to our results,” Southern CEO Thomas Fanning said.
TENNESSEE VALLEY AUTHORITY
TVA’s fiscal year net income fell by $37 million, year over year, to $572 million for the first nine months of the year. Power sales were down about 5 percent for the first three quarters, mainly due to a wind winter within the service territory.
“Even though the Tennessee Valley experienced a warm spring, it was not enough to offset a very mild winter in terms of revenue,” said TVA President and CEO Bill Johnson. “As we noted at the end of the second quarter, despite the challenges we are maintaining a healthy financial picture and we continued to improve in the third quarter.”
Compared to the same period last year, total operating expenses decreased over $400 million, or approximately 7 percent, largely driven by savings from lower fuel and purchased power costs. This was in part the result of lower market prices for natural gas as well as changes in TVA’s generation mix.
TVA also highlight progress in completing Watts Bar Unit 2, which will be the first new U.S. nuclear power facility of the 21st Century. The unit, which achieved initial criticality on May 23, is undergoing final ascension testing in preparation for commercial operation expected later this summer.
WEC ENERGY GROUP
Milwaukee-based WEC more than doubled its profits, tallying $181.4 million in net income, compared to $80.9 million in 2015’s second quarter. WEC was formed a year ago when Wisconsin Energy competed its acquisition of Integrys.
WEC Energy Group’s earnings per share for the second quarter, excluding acquisition costs, decreased by 1 cent per share, from 58 cents in the second quarter of 2015 to 57 cents in the second quarter of 2016.
“Our focus on customer service, operating efficiency and financial discipline contributed to results that place us on track for the year,” said Allen Leverett, chief executive officer. Longtime Wisconsin Energy CEO Gale Klappa retired earlier this year.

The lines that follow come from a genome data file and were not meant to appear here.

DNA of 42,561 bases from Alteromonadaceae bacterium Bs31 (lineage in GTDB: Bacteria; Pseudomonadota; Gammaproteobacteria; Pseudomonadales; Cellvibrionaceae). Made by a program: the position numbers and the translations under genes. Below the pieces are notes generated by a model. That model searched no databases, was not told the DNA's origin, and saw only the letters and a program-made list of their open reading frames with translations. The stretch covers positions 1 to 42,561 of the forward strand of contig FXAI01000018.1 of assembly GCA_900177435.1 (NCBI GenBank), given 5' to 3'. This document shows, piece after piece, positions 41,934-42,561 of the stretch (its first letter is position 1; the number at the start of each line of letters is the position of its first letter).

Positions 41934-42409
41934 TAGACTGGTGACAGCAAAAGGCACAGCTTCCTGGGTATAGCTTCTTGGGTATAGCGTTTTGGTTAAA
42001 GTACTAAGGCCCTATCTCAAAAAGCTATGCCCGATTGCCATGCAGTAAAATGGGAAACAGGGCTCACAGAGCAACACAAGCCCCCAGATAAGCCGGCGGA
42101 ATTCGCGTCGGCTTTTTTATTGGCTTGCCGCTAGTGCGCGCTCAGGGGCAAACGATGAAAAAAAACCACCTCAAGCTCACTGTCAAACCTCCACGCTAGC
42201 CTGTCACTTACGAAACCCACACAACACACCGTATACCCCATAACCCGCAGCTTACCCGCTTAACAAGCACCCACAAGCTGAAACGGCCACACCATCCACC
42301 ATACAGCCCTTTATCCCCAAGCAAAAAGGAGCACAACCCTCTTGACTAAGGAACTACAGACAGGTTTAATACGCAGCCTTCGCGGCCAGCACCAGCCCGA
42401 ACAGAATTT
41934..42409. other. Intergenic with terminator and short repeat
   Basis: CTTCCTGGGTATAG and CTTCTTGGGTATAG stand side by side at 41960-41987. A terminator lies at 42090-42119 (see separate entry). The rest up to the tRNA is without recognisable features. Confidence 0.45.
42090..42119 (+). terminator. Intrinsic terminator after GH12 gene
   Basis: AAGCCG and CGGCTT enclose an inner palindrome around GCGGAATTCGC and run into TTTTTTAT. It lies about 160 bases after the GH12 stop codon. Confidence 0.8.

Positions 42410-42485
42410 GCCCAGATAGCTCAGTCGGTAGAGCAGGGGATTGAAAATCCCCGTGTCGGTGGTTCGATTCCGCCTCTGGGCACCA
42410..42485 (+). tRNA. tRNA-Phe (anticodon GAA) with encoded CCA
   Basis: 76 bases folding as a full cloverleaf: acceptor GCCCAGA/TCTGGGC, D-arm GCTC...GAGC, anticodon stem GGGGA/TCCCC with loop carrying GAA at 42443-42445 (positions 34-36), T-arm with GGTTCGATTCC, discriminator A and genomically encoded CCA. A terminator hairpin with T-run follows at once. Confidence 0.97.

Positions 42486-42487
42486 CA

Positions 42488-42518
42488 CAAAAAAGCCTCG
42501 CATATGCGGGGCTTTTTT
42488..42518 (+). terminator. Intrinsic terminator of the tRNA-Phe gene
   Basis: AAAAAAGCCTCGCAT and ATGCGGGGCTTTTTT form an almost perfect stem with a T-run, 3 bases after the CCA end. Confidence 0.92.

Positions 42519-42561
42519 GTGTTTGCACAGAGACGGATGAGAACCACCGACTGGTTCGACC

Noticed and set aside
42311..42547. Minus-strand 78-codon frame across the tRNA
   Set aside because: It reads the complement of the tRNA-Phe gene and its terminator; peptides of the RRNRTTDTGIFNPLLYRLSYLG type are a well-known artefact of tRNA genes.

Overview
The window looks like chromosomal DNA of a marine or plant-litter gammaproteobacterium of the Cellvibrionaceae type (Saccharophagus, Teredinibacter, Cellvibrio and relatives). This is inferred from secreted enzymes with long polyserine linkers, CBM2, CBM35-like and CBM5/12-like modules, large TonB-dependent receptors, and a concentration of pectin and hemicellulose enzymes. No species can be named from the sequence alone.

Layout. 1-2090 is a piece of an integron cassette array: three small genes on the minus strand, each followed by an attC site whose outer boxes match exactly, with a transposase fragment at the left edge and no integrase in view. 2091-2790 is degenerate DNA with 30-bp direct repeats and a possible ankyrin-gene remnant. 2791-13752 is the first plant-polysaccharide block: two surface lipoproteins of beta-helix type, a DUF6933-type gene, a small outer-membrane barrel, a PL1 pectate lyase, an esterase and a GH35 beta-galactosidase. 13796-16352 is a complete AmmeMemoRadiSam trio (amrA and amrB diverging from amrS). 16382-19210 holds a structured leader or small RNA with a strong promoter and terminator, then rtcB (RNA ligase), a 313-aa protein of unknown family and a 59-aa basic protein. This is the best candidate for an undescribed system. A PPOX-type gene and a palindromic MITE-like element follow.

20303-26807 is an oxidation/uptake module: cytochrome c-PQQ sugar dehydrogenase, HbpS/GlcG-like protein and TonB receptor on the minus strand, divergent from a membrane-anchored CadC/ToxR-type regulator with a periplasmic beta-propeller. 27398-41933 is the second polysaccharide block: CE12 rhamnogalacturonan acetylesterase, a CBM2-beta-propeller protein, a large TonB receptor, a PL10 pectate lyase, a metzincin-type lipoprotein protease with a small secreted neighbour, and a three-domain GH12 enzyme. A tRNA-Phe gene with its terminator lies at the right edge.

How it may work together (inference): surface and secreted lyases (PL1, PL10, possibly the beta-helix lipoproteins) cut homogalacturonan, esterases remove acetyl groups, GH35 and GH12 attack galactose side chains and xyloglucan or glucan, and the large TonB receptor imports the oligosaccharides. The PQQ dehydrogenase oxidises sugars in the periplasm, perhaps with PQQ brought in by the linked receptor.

Minneapolis-based XCEL reported ongoing quarterly earnings of $197 million, basically even with the same time last year. Higher electric and gas margins in the second quarter of 2016 were primarily due to higher retail electric and natural gas rates across various jurisdictions, non-fuel riders and the impact of favorable weather. These positive factors were offset by higher depreciation, interest charges and property taxes, the company reported.
“While we continue to see lower than expected sales across much of our operating territory, our teams continue to carefully manage our O&M expenses and take a thoughtful approach to delivering on our business objectives. As a result, we fully expect to deliver ongoing earnings solidly within our 2016 guidance range,” said Chairman, President and CEO Ben Fowke.
“We’ve made significant progress in our regulatory initiatives including filing a resource plan, a decoupling proposal and a distribution grid modernization program, all in Colorado,” he added. “In addition, we received strong support for our Rush Creek wind project and are making good progress in working towards a settlement in our Minnesota rate case.”